Structure–Activity Relationship Studies of Pyrrolone Antimalarial Agents
Article first published online: 5 AUG 2013
© 2013 The Authors. Published by Wiley-VCH Verlag GmbH & Co. KGaA. This is an open access article under the terms of the Creative Commons Attribution License, which permits use, distribution and reproduction in any medium, provided the original work is properly cited.
Volume 8, Issue 9, pages 1537–1544, September 2013
How to Cite
Murugesan, D., Kaiser, M., White, K. L., Norval, S., Riley, J., Wyatt, P. G., Charman, S. A., Read, K. D., Yeates, C. and Gilbert, I. H. (2013), Structure–Activity Relationship Studies of Pyrrolone Antimalarial Agents. ChemMedChem, 8: 1537–1544. doi: 10.1002/cmdc.201300177
- Issue published online: 27 AUG 2013
- Article first published online: 5 AUG 2013
- Manuscript Received: 21 APR 2013
- Funded Access
- UNICEF/UNDP/World Bank/WHO Special Programme for Research and Training in Tropical Diseases (TDR)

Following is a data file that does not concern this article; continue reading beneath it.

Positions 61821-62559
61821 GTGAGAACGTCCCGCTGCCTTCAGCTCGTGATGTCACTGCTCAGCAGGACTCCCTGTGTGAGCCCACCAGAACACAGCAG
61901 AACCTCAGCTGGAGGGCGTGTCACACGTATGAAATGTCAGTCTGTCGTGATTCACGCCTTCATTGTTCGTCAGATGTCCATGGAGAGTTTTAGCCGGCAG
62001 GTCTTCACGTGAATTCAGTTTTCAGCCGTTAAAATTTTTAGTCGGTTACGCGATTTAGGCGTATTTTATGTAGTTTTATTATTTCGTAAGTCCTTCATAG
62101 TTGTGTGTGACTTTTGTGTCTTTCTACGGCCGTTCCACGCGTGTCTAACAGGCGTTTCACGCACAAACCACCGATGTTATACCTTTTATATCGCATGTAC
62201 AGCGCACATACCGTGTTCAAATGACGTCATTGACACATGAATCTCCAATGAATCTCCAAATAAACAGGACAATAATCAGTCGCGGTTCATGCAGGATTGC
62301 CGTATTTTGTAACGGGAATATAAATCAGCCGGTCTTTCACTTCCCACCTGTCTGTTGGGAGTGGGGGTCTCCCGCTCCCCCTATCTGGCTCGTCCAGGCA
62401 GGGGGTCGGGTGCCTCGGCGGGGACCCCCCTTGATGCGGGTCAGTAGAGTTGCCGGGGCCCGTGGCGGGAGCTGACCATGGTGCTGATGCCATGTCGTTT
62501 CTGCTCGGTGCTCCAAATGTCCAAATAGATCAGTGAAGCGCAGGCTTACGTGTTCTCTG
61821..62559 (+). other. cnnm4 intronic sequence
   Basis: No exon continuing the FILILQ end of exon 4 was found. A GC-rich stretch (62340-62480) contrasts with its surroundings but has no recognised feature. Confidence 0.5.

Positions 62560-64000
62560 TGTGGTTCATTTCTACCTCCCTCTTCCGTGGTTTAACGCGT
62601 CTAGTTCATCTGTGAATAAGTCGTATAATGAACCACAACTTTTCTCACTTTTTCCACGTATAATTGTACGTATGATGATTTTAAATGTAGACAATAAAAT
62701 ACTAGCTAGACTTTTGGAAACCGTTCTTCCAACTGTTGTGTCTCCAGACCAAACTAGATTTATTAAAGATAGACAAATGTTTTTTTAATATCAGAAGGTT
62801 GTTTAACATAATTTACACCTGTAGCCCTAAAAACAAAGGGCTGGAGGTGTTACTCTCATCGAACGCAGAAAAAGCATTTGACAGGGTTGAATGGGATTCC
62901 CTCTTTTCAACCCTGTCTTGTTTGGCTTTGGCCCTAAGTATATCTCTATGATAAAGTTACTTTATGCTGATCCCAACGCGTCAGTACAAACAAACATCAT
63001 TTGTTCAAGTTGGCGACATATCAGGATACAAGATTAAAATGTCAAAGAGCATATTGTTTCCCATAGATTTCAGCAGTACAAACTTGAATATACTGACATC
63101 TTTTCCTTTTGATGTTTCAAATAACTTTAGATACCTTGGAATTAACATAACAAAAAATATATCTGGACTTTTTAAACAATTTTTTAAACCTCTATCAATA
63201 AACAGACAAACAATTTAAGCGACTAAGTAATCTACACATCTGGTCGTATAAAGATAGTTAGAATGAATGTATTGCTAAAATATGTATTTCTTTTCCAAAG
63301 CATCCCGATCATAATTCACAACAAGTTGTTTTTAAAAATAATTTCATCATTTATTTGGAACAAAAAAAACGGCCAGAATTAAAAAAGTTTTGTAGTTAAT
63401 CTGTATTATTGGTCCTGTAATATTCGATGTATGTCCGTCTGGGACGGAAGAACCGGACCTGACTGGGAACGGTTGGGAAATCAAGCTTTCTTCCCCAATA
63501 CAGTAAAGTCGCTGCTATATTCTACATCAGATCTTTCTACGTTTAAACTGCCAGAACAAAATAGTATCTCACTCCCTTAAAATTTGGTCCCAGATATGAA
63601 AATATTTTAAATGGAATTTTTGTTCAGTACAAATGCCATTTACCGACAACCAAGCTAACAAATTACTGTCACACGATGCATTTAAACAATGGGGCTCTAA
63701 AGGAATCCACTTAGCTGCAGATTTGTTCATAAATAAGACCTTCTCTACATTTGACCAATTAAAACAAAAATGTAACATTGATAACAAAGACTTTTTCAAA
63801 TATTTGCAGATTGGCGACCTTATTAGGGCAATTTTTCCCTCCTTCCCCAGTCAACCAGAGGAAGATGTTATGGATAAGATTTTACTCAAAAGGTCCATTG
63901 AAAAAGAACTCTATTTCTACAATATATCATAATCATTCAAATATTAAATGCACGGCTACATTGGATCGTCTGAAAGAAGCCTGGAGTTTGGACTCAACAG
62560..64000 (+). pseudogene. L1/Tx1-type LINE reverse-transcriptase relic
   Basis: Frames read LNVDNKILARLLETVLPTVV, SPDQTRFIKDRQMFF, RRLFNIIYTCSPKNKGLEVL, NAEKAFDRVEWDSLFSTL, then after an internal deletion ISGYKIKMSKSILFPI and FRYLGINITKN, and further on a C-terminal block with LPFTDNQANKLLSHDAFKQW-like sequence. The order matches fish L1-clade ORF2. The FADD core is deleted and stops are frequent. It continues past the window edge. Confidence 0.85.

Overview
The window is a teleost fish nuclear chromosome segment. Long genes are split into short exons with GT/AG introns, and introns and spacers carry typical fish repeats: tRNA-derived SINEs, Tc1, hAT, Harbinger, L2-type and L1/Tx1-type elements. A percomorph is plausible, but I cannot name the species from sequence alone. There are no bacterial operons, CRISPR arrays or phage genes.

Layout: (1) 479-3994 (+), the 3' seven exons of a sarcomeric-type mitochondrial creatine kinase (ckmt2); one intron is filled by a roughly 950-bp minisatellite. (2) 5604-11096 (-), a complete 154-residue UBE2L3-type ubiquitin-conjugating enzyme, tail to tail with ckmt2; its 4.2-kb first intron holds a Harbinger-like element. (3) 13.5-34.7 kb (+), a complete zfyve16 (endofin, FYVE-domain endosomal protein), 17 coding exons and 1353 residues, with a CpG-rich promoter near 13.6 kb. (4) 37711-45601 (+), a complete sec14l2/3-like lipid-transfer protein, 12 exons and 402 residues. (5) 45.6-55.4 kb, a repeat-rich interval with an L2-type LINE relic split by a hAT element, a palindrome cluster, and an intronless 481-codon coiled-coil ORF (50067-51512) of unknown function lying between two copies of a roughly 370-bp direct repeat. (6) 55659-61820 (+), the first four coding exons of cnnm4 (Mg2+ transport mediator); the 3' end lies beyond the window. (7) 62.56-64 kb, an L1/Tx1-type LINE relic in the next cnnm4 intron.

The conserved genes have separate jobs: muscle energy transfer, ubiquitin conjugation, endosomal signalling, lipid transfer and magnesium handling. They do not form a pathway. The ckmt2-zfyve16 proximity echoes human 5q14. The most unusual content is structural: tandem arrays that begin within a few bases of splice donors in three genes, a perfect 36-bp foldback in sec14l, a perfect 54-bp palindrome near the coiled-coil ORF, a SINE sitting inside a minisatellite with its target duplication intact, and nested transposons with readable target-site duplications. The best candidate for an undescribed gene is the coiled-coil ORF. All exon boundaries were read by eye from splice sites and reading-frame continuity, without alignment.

- Wellcome Trust. Grant Number: 083481
- antiprotozoal agents;
- Plasmodium falciparum;
- structure–activity relationships
Previously reported pyrrolones, such as TDR32570, exhibited potential as antimalarial agents; however, while these compounds have potent antimalarial activity, they suffer from poor aqueous solubility and metabolic instability. Here, further structure–activity relationship studies are described that aimed to solve the developability issues associated with this series of compounds. In particular, further modifications to the lead pyrrolone, involving replacement of a phenyl ring with a piperidine and removal of a potentially metabolically labile ester by a scaffold hop, gave rise to derivatives with improved in vitro antimalarial activities against Plasmodium falciparum K1, a chloroquine- and pyrimethamine-resistant parasite strain, with some derivatives exhibiting good selectivity for parasite over mammalian (L6) cells. Three representative compounds were selected for evaluation in a rodent model of malaria infection, and the best compound showed improved ability to decrease parasitaemia and a slight increase in survival.